President Woodrow Wilson 's Declaration Of The War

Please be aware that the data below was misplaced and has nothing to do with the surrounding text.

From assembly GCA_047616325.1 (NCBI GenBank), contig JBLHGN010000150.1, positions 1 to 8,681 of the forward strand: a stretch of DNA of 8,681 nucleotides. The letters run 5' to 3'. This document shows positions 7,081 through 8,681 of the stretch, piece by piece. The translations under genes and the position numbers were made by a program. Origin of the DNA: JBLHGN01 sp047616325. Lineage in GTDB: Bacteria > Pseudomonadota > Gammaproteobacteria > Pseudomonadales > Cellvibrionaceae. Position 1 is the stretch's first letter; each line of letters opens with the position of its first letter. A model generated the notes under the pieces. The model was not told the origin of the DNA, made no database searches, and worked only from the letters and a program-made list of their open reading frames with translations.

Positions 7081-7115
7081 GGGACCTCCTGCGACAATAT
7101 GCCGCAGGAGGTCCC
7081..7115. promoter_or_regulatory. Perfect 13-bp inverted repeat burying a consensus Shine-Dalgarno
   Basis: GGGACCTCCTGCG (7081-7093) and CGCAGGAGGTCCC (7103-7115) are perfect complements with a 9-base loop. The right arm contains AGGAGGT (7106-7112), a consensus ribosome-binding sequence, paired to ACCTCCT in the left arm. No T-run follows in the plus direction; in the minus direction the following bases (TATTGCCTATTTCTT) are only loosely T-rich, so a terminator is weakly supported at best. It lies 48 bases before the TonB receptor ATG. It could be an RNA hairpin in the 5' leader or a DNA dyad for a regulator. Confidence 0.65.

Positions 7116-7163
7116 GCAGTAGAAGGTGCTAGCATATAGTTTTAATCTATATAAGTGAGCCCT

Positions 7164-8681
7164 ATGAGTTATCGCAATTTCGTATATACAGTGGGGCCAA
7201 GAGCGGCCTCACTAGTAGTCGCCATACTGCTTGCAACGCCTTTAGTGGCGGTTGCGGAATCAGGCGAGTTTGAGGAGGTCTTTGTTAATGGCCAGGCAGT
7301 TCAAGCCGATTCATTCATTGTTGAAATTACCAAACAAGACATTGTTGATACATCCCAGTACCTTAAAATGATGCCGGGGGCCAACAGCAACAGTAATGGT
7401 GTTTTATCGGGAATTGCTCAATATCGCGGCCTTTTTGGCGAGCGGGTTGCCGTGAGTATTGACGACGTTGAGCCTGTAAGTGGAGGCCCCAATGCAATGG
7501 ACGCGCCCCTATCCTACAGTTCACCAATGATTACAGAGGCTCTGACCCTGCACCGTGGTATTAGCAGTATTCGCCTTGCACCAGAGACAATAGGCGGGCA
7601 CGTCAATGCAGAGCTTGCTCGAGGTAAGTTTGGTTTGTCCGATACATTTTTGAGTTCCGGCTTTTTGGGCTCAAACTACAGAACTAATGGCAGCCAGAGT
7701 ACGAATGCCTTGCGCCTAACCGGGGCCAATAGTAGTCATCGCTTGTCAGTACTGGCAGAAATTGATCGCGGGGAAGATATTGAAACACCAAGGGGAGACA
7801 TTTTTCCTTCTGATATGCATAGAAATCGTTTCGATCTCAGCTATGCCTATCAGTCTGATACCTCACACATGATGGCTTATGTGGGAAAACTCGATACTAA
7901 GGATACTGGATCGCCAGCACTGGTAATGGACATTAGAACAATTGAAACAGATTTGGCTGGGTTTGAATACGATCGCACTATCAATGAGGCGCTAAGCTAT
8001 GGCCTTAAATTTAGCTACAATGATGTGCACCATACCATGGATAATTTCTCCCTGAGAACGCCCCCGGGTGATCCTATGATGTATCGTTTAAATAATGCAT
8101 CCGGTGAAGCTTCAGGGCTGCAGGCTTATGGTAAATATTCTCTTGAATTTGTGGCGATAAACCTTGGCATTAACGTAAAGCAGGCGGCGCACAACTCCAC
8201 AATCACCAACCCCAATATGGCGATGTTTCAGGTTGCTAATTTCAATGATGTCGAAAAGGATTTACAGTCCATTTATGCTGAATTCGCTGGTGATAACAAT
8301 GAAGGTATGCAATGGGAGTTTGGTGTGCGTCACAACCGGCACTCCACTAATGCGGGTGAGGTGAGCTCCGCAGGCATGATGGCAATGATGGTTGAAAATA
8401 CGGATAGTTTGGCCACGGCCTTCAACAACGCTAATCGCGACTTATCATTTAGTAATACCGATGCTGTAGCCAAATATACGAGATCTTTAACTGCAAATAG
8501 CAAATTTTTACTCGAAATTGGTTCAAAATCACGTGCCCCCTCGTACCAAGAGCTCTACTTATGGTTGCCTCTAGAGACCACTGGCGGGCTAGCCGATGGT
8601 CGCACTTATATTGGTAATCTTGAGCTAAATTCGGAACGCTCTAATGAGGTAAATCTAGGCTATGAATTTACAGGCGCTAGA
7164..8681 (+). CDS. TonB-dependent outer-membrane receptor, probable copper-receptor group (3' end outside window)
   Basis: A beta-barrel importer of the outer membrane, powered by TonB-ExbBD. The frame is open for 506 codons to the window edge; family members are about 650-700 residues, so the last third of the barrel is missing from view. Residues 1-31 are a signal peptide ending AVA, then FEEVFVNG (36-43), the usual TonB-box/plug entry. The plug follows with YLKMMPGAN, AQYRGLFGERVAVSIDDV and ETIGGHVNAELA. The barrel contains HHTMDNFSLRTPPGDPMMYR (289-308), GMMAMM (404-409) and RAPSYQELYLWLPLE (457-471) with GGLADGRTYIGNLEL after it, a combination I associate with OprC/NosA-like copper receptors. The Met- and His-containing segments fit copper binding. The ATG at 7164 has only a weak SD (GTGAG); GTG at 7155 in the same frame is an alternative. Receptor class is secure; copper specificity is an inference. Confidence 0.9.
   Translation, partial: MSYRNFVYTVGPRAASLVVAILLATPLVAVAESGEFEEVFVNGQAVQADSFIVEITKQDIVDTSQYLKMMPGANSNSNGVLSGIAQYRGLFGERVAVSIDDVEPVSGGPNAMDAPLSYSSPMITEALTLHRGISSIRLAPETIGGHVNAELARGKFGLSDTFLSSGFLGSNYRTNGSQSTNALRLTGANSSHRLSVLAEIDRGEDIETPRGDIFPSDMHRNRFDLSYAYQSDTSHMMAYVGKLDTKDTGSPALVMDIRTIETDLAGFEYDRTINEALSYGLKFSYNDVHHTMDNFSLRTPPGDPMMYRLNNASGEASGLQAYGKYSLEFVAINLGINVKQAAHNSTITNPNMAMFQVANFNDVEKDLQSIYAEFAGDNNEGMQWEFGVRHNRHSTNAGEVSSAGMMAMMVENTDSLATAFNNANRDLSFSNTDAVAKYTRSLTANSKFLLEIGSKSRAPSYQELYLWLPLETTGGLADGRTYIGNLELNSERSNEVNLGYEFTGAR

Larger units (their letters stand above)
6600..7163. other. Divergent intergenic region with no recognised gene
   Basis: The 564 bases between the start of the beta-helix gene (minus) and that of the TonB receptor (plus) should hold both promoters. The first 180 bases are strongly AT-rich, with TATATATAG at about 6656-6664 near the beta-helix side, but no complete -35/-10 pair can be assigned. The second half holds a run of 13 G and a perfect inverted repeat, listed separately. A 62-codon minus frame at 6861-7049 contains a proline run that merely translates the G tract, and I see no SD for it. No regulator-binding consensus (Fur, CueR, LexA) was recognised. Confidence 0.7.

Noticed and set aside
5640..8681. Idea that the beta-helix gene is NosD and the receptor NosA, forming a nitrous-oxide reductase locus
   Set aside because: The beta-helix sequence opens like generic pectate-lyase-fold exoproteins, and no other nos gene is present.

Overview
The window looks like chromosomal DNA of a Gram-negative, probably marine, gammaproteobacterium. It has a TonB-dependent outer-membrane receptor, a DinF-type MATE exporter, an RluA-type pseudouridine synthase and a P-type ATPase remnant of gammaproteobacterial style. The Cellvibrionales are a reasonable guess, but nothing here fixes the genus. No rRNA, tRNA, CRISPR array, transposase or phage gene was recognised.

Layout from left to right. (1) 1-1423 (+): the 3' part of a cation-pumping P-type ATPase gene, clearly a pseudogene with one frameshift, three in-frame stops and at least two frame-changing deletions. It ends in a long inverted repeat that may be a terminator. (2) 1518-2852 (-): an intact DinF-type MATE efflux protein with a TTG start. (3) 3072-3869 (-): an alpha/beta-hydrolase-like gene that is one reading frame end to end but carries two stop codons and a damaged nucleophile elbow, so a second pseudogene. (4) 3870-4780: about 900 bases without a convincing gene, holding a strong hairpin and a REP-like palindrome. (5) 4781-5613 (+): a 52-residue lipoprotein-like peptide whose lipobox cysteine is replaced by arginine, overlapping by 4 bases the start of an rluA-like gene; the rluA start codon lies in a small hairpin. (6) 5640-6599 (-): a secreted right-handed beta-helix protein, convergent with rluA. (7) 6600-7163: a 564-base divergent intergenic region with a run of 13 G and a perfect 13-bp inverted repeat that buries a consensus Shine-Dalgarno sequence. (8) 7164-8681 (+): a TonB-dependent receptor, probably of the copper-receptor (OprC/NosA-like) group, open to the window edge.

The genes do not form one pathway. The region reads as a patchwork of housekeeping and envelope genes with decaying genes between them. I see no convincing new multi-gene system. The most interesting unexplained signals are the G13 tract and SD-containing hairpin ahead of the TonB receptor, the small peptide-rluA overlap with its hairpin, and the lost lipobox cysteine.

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On August 4, 1914, President Woodrow Wilson delivered his proclamation declaring the U.S. an uninvolved neutral country in regard to WWI. The Great War, the war to end all wars was wreaking havoc all across Europe, but the American public desired to stay neutral. Reasons for neutrality included fear of losing loved ones, socialism because the war was believed to be to be a capitalist venture to protect imperialism, the rise of pacifists who believed war was wrong for any reason, and naturalized citizens afraid they would be forced to kill those from their old county on the battlefield. But by April 2, 1917 the country had chosen to enter the war for various reasons that were moral, economic and political. The U.S. was strongly justified in to enter the war for moral reasons, substantially justified economically, but weakly politically justified. Although the U.S. originally felt they should not enter the war for moral reasons, ultimately moral reasons for entering the war were firmly justified. At first neutrality seemed like the most effective way to keep peace for the American people. Some American citizens lived abroad in the war zone areas, carrying on trade and business. According to Wilson, it was the “duty of a neutral government not to permit or suffer the making of its water subservient to the purposes of war” (Doc 1). Wilson hoped life for the Americans would remain peaceful during
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